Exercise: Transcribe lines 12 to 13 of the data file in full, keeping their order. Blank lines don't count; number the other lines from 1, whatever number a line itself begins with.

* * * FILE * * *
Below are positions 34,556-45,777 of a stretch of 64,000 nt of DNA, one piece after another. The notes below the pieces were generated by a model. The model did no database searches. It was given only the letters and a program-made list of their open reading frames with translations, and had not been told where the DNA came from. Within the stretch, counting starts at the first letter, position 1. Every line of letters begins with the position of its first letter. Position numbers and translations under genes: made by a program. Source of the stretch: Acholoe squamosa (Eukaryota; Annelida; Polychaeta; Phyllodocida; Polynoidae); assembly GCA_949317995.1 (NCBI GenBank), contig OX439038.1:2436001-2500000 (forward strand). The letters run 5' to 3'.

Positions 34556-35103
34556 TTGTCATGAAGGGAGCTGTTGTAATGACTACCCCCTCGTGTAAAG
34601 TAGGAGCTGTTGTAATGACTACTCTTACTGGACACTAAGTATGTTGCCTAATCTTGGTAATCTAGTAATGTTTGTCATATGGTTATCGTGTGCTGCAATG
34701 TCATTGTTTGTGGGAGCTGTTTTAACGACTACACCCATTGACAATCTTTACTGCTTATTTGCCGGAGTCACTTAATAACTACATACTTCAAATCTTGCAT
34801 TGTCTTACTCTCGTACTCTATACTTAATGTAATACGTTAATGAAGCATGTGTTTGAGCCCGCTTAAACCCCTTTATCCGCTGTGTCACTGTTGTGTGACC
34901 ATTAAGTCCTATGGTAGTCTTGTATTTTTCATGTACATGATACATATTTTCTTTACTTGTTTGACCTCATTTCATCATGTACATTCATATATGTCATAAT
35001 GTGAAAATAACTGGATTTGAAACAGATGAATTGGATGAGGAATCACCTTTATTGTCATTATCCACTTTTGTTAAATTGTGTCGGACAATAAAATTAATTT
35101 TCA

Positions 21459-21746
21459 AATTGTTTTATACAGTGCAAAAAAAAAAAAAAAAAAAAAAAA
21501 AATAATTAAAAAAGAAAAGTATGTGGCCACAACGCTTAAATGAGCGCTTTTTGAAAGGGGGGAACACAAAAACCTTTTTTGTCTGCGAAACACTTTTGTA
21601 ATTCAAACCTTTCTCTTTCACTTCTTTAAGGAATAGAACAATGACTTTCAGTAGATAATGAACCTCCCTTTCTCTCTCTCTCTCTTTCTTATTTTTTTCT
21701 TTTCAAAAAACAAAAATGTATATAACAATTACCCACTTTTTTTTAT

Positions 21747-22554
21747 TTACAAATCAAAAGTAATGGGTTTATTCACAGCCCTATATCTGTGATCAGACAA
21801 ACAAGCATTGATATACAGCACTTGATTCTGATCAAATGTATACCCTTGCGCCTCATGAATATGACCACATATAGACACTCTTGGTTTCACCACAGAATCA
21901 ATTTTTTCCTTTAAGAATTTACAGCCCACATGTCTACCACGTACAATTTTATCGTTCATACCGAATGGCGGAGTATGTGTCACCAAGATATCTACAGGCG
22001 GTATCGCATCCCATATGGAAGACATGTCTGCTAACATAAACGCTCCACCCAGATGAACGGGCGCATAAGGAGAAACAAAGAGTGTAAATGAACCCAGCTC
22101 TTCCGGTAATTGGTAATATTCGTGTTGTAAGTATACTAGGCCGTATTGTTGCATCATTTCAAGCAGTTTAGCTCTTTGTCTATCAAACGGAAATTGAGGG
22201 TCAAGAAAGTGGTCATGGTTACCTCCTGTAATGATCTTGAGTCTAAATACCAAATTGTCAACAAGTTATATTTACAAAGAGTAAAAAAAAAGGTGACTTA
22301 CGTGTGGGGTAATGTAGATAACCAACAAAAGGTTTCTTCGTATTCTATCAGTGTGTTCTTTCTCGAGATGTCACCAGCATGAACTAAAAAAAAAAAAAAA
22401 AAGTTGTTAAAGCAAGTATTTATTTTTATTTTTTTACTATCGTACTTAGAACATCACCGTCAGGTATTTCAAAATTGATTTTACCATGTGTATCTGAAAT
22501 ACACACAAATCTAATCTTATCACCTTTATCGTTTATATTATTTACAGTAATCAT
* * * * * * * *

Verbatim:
21501 AATAATTAAAAAAGAAAAGTATGTGGCCACAACGCTTAAATGAGCGCTTTTTGAAAGGGGGGAACACAAAAACCTTTTTTGTCTGCGAAACACTTTTGTA
21601 ATTCAAACCTTTCTCTTTCACTTCTTTAAGGAATAGAACAATGACTTTCAGTAGATAATGAACCTCCCTTTCTCTCTCTCTCTCTTTCTTATTTTTTTCT